A salutary lesson for me: you can never be totally prepared for all eventualities; accept vicissitudes with good grace. And useful reinforcement of a piece of advice given to me very early on in my speaking career: ‘if you’re feeling out of your depth, at least look the part!’


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Perfectionism is the writer’s besetting sin. Every book is flawed or even failed copy of the ideal book that existed in your mind before you began. And every book is, at some level, a correction of the one that went before.‘ So goes the editorial in the Spring edition of The Author.

How true. I used to have a sticker on my computer that said, ‘Perfection is always one more draft away‘, but I took it down in the end because … well, you know me!  Mrs An-inch-away-from-obsessive. I’d have been putting off publication date ad infinitum. In the end ‘good enough’ has to do, or the jolly old title will never see the light of day.

Over my Dead BodyBut I think it’s this abiding awareness of imperfection that’s partly what makes it such a joy to go out to meet real live folk who’ve read the books and love them, to listen to their comments and generous commendation. They come to the stories without all my baggage and yet they enter into the lives of the characters and talk about them as if they too know them personally. All very confirming.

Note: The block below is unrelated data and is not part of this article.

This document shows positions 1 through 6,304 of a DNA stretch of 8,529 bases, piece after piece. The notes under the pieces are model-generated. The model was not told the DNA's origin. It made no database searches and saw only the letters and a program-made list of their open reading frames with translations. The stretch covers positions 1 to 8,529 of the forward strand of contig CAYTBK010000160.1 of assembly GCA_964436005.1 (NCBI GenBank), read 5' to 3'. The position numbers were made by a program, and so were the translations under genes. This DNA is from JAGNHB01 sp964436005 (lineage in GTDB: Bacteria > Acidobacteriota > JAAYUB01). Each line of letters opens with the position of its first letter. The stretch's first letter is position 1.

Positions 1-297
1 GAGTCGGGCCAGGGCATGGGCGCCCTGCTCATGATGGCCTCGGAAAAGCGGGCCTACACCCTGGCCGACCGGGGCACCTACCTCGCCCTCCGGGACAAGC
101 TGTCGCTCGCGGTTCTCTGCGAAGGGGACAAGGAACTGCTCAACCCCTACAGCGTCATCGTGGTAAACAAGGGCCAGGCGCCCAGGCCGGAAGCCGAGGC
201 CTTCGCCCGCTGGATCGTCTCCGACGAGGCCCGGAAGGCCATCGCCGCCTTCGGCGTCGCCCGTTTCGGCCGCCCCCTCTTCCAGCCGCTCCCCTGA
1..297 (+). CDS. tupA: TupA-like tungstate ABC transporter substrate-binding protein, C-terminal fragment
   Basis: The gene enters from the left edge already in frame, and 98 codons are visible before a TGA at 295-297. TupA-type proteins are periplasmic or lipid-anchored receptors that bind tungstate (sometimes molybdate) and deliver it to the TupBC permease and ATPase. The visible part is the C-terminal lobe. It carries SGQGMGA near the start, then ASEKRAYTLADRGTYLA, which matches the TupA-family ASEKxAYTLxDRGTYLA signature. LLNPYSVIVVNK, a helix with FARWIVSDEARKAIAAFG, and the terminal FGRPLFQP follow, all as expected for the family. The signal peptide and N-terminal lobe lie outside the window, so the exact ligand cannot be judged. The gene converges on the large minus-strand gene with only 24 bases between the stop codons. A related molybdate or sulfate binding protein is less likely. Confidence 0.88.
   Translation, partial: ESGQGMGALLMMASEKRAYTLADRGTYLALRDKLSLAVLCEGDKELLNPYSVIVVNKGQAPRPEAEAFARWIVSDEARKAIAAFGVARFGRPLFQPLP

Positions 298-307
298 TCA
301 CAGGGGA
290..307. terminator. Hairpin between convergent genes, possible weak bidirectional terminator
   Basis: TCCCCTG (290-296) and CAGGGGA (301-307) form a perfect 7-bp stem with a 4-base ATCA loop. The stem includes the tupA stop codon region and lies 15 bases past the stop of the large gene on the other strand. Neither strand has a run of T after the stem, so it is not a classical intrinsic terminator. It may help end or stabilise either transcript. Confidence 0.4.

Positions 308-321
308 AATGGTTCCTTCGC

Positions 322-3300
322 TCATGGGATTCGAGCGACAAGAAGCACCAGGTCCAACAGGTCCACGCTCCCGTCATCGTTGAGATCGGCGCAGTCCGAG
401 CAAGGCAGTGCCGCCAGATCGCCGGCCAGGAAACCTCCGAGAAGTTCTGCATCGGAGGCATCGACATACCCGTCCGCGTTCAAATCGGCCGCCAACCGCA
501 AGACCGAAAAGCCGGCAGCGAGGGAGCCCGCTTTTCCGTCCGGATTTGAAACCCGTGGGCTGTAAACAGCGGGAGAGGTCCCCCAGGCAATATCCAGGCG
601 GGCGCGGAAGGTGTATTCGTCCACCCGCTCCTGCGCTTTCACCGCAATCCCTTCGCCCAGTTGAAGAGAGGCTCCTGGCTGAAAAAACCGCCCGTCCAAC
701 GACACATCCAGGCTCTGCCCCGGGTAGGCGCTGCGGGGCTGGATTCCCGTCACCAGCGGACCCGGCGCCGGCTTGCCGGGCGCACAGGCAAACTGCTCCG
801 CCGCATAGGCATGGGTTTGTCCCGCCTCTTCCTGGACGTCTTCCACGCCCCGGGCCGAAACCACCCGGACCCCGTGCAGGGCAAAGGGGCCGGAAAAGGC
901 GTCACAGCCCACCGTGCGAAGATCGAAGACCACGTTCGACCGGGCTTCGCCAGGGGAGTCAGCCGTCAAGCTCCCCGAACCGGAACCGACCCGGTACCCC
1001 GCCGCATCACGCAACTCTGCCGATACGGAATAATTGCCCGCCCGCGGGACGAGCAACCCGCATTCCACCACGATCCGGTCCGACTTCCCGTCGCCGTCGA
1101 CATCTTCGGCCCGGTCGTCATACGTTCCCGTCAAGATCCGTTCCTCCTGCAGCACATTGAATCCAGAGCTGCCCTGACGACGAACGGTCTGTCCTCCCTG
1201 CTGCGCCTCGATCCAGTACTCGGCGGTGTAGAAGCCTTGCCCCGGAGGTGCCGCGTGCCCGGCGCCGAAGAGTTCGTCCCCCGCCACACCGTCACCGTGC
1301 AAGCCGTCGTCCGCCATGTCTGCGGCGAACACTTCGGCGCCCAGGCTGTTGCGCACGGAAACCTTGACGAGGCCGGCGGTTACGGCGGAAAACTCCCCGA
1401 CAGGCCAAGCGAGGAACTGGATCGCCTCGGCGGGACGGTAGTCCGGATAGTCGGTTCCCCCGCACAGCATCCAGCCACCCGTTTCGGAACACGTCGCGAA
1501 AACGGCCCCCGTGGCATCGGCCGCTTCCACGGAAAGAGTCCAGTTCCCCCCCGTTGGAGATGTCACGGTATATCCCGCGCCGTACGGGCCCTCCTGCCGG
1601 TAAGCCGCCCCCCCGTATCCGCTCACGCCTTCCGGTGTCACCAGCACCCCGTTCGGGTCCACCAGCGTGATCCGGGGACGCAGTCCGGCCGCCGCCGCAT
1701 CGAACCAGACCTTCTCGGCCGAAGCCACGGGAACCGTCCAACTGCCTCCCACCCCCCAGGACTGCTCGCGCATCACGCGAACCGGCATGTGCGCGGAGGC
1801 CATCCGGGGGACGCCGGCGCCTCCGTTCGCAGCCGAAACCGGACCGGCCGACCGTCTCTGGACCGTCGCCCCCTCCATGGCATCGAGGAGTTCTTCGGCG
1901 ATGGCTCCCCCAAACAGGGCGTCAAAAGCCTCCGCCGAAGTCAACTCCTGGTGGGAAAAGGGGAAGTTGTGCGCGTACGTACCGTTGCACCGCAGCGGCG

I’ve been doing quite a lot of author appearances since Over my Dead Body came out, and people are so kind. So thank you, librarians, event organisers, audiences, readers – keep up the good work. We writers need you, just as you need us. And never underestimate the value of your feedback. If for any reason you can’t get to an event to speak to us face to face, pop a comment on our websites, or post a review on Amazon or Goodreads. We love to hear from you.

OK, my mind might have been wandering down the track of never being quite good enough, but that’s made me more aware of other kinds of perfection in our amazing world:SwanPoppySpider's webWe can’t go out and photograph the human brain but how amazingly crafted it is to be capable of conjuring up fictitious scenes and people so vividly that other brains can picture them and feel their emotions merely through black squiggles on white paper. Imagine that! I am lost in wonder.

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Honorable invitation

BlossomWhy a picture of spring blossom? Read on …